The Usenet Improvement Project: http://improve-usenet.org
Jun 27 '08 #10

P: n/a
rfr
I know the standard PC correctness line is that JS menus will hurt the
search engine status.

That is not the experience I have had with this. Quite the opposite has been
true for me using XFX DHTML Menu Builder.

My pages rank at, or near the top, on nearly all the search words I have
used that have to do with apsects of Worthington MN.

Therefore, I am not concerned about that potential aspect of JS menus.

The concern of JS being shut off is left to be dealt with. I choose to let
the menuing decay to minial use for those people. I tend to see those people
in the same way that I look at people who drive vehicles without lights:
they don't belong on the road. If they choose to drive, they need to accept
their limitations.

"rf" <rf@x.invalidwrote in message
news:JD*****************@news-server.bigpond.net.au...
"rfr" <rf******@iw.netwrote in
news:e5******************************@prairiewave. com:

[top posting fixed]
>"rf" <rf@x.invalidwrote in message
news:TG*****************@news-server.bigpond.net.au...
>>"rfr" <rf******@iw.netwrote in
news:td******************************@prairiewav e.com:

The main menu is powered by a js script and seems to function even
with eh doctype.

You are relying on javasript for something so mission critical as you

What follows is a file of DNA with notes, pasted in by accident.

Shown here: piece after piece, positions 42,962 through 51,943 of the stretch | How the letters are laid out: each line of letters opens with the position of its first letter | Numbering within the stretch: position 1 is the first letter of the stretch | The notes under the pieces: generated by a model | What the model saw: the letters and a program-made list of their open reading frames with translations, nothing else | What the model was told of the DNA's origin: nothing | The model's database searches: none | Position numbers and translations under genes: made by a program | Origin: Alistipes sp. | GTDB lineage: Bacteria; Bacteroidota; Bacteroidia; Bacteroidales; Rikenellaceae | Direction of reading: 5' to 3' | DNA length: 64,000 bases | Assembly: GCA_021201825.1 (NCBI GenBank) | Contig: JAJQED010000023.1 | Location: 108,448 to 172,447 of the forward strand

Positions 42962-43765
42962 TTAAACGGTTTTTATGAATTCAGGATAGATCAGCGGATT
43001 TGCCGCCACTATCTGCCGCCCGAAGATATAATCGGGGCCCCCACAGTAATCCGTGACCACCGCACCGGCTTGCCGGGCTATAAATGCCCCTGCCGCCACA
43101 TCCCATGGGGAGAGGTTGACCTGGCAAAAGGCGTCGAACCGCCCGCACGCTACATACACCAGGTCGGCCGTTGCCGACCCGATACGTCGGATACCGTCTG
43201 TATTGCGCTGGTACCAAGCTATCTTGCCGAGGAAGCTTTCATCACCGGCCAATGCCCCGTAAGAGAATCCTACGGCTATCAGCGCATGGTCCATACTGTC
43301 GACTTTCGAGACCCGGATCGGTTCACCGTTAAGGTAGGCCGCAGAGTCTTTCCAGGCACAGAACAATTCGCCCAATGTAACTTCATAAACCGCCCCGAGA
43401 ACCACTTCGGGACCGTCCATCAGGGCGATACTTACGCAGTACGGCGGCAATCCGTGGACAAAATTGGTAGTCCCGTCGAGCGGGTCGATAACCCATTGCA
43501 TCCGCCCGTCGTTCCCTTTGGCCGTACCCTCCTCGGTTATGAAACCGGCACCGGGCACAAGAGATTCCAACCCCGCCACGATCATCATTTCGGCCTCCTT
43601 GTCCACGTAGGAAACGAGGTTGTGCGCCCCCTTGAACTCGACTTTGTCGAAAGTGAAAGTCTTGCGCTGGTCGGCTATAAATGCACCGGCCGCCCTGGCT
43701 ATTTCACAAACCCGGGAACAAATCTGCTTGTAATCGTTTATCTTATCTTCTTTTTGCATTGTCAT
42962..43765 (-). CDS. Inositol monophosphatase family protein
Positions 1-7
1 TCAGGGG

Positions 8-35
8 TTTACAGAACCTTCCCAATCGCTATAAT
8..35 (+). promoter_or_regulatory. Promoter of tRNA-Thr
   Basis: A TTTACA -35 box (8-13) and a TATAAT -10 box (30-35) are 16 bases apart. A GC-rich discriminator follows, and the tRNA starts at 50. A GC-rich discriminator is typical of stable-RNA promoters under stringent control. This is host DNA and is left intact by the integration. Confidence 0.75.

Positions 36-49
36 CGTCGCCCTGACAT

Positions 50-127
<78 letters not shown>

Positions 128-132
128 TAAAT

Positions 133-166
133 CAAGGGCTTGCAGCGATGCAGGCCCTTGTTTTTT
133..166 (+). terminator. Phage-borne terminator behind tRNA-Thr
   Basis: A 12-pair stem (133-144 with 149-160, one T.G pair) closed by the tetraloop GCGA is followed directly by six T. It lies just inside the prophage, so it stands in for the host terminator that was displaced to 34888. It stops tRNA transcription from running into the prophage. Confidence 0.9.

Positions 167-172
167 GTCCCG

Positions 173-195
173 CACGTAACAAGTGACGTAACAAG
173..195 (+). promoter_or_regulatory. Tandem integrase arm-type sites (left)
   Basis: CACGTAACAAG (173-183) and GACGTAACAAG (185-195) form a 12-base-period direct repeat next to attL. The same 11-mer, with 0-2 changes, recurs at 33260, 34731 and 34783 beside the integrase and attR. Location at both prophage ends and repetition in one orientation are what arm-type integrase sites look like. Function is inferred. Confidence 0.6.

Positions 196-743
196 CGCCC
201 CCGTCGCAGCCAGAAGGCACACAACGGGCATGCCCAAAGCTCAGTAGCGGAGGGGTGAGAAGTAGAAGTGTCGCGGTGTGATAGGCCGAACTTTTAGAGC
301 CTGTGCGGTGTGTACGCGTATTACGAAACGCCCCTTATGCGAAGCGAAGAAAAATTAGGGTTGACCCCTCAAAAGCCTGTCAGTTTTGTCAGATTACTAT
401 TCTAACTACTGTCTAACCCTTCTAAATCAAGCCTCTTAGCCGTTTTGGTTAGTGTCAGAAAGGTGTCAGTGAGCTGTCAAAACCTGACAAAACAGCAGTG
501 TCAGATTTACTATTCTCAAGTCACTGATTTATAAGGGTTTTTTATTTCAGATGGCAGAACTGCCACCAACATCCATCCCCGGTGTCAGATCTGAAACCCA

main menu?
>Yes, the main menu is an XFX DHTML Menu Builder created menu system.

You miss the point.
>It works well.

No it does not.

Anybody with javascript disabled/unavailable will not be able to use the
site.

Most importantly the search engine bots don't do javascript so will not
index any of your pages because they simply cannot find them.

--
Richard
Killing all google groups posts
The Usenet Improvement Project: http://improve-usenet.org

Jun 27 '08 #11

P: n/a
rfr meinte:
The concern of JS being shut off is left to be dealt with. I choose to let
the menuing decay to minial use for those people. I tend to see those people
in the same way that I look at people who drive vehicles without lights:
they don't belong on the road. If they choose to drive, they need to accept
their limitations.
A very professional attitude. Well... perhaps you should recommend
enabling Java*Script*, not Java, on your webpage.

Gregor
--
http://photo.gregorkofler.at ::: Landschafts- und Reisefotografie
http://web.gregorkofler.com ::: meine JS-Spielwiese
http://www.image2d.com ::: Bildagentur für den alpinen Raum
Jun 27 '08 #12